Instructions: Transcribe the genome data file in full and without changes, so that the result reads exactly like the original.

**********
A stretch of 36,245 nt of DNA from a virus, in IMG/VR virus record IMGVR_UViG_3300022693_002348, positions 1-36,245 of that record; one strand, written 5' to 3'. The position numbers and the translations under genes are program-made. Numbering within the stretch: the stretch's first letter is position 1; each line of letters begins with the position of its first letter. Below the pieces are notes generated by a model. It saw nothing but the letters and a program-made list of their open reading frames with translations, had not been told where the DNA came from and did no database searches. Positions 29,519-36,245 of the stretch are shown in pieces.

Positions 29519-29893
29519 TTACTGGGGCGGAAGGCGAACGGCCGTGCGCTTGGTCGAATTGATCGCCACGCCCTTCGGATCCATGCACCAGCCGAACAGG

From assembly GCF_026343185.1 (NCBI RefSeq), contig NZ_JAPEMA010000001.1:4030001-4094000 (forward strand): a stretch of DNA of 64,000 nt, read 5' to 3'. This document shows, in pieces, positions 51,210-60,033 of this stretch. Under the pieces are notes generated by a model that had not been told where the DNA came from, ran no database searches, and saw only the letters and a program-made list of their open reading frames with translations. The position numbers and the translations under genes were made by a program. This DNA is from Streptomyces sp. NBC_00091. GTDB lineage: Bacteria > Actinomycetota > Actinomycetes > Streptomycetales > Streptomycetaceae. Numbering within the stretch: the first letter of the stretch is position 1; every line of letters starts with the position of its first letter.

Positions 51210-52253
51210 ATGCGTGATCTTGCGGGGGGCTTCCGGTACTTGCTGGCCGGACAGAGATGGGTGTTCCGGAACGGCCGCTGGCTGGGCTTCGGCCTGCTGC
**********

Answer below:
A stretch of 36,245 nt of DNA from a virus, in IMG/VR virus record IMGVR_UViG_3300022693_002348, positions 1-36,245 of that record; one strand, written 5' to 3'. The position numbers and the translations under genes are program-made. Numbering within the stretch: the stretch's first letter is position 1; each line of letters begins with the position of its first letter. Below the pieces are notes generated by a model. It saw nothing but the letters and a program-made list of their open reading frames with translations, had not been told where the DNA came from and did no database searches. Positions 29,519-36,245 of the stretch are shown in pieces.

Positions 29519-29893
29519 TTACTGGGGCGGAAGGCGAACGGCCGTGCGCTTGGTCGAATTGATCGCCACGCCCTTCGGATCCATGCACCAGCCGAACAGG

From assembly GCF_026343185.1 (NCBI RefSeq), contig NZ_JAPEMA010000001.1:4030001-4094000 (forward strand): a stretch of DNA of 64,000 nt, read 5' to 3'. This document shows, in pieces, positions 51,210-60,033 of this stretch. Under the pieces are notes generated by a model that had not been told where the DNA came from, ran no database searches, and saw only the letters and a program-made list of their open reading frames with translations. The position numbers and the translations under genes were made by a program. This DNA is from Streptomyces sp. NBC_00091. GTDB lineage: Bacteria > Actinomycetota > Actinomycetes > Streptomycetales > Streptomycetaceae. Numbering within the stretch: the first letter of the stretch is position 1; every line of letters starts with the position of its first letter.

Positions 51210-52253
51210 ATGCGTGATCTTGCGGGGGGCTTCCGGTACTTGCTGGCCGGACAGAGATGGGTGTTCCGGAACGGCCGCTGGCTGGGCTTCGGCCTGCTGC